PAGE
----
Innovations are creative solutions and improvements to a given product or system. Some are improvements to functionality, reliability, or usability; while others others result in improved capabilities.
I have always been an inventive person, with a keen ability to examine a problem and intuitively see solutions and improvements. I have a deep understanding of how most things work, vast experience in what things don't, and have solved technology problems for tens of thousands of clients. Using the knowledge I have acquired, I can offer you a service that is just plain unavailable from any other source. The result is almost certain to solve your problem or improve your product.
Far more prevalent than it was in the past is the problem of usability. What can be done with modern technology is amazing, but far too much of it is being underutilized, or even abandoned, because people can't figure it out.
Digital photography is a great example of this phenomenon. The technology is fabulous, with uses that could revolutionize hundreds of markets; but it has not come close to reaching it's potential. Taking the pictures is easy, getting them onto the computer has gotten much easier; but, organizing, managing, and using digital pictures is beyond the skill level of most users.
Computer telephony, security systems, GIS mapping, video editing, and website development are additional examples of technologies that are not reaching their potential, solely because they require too much skill to use effectively.
Here is a recent example of a "Davis McCarn original" innovation, a thought that occured to me while I was pondering ways to actually improve:airpline security:
A plan to make airliners virtually hijack proof using a laptop
September 30, 2001
Using nothing but standard, mail order computer items and off the shelf software, I can integrate a laptop so that it uses facial and voice recognition capabilities that would automatically transmit an alarm, video, and audio to the ground within seconds of a stranger entering the cockpit. The facial recognition, in particular, cannot be fooled by a picture and is extremely reliable.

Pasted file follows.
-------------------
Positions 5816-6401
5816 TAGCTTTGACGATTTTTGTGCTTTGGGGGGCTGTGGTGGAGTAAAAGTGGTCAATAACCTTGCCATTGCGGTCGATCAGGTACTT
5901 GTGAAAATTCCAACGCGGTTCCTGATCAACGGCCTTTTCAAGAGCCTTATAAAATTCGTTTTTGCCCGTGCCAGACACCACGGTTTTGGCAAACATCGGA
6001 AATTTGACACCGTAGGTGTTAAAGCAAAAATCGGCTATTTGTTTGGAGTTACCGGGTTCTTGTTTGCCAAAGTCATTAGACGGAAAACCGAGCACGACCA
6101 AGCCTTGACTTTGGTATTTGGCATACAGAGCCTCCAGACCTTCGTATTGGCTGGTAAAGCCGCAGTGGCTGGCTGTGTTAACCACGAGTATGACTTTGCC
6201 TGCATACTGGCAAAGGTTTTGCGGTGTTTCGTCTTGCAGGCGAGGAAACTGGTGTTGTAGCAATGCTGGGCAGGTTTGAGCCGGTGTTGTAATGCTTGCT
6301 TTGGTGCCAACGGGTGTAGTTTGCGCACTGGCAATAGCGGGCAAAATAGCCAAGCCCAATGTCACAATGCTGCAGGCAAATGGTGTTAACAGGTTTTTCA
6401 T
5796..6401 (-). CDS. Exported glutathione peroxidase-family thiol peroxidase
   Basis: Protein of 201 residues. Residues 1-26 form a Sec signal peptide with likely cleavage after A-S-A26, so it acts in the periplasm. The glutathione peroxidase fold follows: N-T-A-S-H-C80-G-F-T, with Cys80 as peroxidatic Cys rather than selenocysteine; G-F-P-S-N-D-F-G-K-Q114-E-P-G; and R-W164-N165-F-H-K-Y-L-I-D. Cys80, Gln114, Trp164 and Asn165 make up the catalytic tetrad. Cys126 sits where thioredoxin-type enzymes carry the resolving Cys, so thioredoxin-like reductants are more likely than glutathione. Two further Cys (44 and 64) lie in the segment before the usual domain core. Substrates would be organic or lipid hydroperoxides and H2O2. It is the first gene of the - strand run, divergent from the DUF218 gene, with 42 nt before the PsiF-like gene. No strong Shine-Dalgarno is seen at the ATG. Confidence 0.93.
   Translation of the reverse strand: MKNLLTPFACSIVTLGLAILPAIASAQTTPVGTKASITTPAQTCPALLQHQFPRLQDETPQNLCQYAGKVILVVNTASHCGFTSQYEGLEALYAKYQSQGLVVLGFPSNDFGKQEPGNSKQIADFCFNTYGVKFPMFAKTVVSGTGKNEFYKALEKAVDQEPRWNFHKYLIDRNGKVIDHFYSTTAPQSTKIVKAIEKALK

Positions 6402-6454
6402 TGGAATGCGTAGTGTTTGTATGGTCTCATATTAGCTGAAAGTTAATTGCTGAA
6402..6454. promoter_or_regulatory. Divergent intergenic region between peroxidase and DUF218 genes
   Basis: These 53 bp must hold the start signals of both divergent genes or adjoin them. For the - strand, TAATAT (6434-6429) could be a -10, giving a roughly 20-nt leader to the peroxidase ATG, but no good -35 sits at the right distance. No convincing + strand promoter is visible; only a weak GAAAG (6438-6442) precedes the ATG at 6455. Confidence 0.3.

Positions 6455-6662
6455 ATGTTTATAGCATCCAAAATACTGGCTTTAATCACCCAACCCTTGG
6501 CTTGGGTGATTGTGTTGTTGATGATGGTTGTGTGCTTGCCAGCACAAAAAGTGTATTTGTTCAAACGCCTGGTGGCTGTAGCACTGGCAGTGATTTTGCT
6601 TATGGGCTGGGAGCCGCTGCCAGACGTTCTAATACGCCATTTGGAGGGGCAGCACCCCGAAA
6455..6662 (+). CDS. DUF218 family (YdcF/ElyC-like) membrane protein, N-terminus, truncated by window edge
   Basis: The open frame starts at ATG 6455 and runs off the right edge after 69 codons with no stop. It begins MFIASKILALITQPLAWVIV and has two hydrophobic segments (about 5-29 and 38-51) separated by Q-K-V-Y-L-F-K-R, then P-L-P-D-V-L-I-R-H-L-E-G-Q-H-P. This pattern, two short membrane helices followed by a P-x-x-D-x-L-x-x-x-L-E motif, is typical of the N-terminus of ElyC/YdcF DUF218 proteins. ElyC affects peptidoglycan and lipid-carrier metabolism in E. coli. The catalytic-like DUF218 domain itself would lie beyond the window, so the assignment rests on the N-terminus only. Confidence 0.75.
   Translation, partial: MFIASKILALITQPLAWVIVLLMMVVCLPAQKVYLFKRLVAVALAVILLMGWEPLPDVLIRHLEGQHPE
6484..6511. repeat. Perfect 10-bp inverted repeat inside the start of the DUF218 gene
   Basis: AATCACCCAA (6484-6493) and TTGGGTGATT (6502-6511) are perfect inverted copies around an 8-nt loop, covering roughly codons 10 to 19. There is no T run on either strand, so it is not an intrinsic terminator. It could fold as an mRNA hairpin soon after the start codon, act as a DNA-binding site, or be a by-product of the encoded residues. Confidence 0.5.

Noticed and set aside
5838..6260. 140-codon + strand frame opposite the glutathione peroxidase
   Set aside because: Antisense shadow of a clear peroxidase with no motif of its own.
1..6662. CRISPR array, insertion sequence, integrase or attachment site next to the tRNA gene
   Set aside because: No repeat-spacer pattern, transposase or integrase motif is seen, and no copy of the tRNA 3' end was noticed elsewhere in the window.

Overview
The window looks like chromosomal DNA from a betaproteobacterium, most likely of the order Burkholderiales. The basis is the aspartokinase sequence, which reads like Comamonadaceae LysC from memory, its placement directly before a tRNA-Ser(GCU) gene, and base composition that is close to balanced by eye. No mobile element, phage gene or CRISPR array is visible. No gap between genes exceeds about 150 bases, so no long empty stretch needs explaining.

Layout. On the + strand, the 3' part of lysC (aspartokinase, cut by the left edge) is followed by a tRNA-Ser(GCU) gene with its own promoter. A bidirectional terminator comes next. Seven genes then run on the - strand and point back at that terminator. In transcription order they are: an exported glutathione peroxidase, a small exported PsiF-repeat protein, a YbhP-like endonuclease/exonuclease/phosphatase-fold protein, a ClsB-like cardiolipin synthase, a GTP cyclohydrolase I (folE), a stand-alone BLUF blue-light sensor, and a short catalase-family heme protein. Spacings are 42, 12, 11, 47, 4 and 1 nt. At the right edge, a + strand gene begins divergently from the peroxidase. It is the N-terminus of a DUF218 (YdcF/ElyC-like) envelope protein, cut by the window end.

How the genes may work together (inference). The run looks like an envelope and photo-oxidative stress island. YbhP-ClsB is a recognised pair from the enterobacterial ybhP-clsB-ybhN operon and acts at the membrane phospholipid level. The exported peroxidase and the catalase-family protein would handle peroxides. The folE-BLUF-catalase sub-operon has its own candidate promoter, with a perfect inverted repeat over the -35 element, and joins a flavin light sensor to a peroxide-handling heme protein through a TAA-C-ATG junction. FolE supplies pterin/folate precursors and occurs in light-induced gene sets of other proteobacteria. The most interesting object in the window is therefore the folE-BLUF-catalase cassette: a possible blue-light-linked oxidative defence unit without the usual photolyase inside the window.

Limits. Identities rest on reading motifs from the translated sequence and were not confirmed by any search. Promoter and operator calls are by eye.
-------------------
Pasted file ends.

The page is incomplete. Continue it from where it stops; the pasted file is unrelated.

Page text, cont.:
Loud sounds, gunshots, decompression noises, authorized crewmember's saying a key phrase or pushing a button on a wireless remote are other possibilities that could easily be added.
Til this point, I don't even need a programmer's help to build the system and the hardest part is securing it in the airplane. A camera the size of a matchbox is pretty easy to secure and it's tiny wire can be protected; but finding a sturdy place big enough for a laptop is something I don't know about.
With but a few more resources and a little help from the plane's manufacturers, this system could also defeat the hijacker's ability to cut off the autopilot, leaving the plane stuck on cruise control at 30,000 feet and the authorities with lots of time.
Each plane's crew would have to go through a one minute recognition routine whenever the crew changed and somebody on the ground would need to be listening.
So, in a nutshell, if a stranger so much as sticks his head in the cockpit, alarms the crew, or makes the wrong loud noises, the plane starts sending audio, video, and whatever else we want it to to whomever is supposed to be listening. With a simple connection to the flight systems, it would also put the plane on cruise control and I think it would be fairly easy to tell the plane to fly to the nearest military base.
After an Email from the British Airline Pilots Association expressed desire for prevention while the plane was still on the ground, I realized that a second camera could also identify every passenger as they were boarding. The confines of the entryway offered a perfect opportunity for checking the passengers faces against a database of most wanted fugitives and/or known terrorists.
All that is necessary to create this system is a very small investment in a few months of my time, a few thousand dollars for hardware and software, and a decent visual basic programmer to make it easy to use. It isn't rocket science or "bleeding edge technology" and most of the work necessary is the software to make it user friendly; something a flight attendant can use flawlessly.
I can see how some might discount my idea as possibly hairbrained, or unreliable. To those who would, I will counter with theand the statement that I have never claimed to be able to something that I couldn't. Unless I know what the project requires for successful completion, I won't promote it.
This idea needs about quarter of a million to develop and two to four months to complete. Once that is done, systems ought to cost about five thousand dollars each, or less. They would be cheap to the airlines at ten thousand apiece and I think there are about three thousand jets in service. Is
A few years ago I tossed out another idea while discussing spy gear with a friend. I thought the itelligence people could use a seemingly normal, printer cable that held storage media and would capture whatever was printed. Today that could be a gigabyte of IBM Microdrive.
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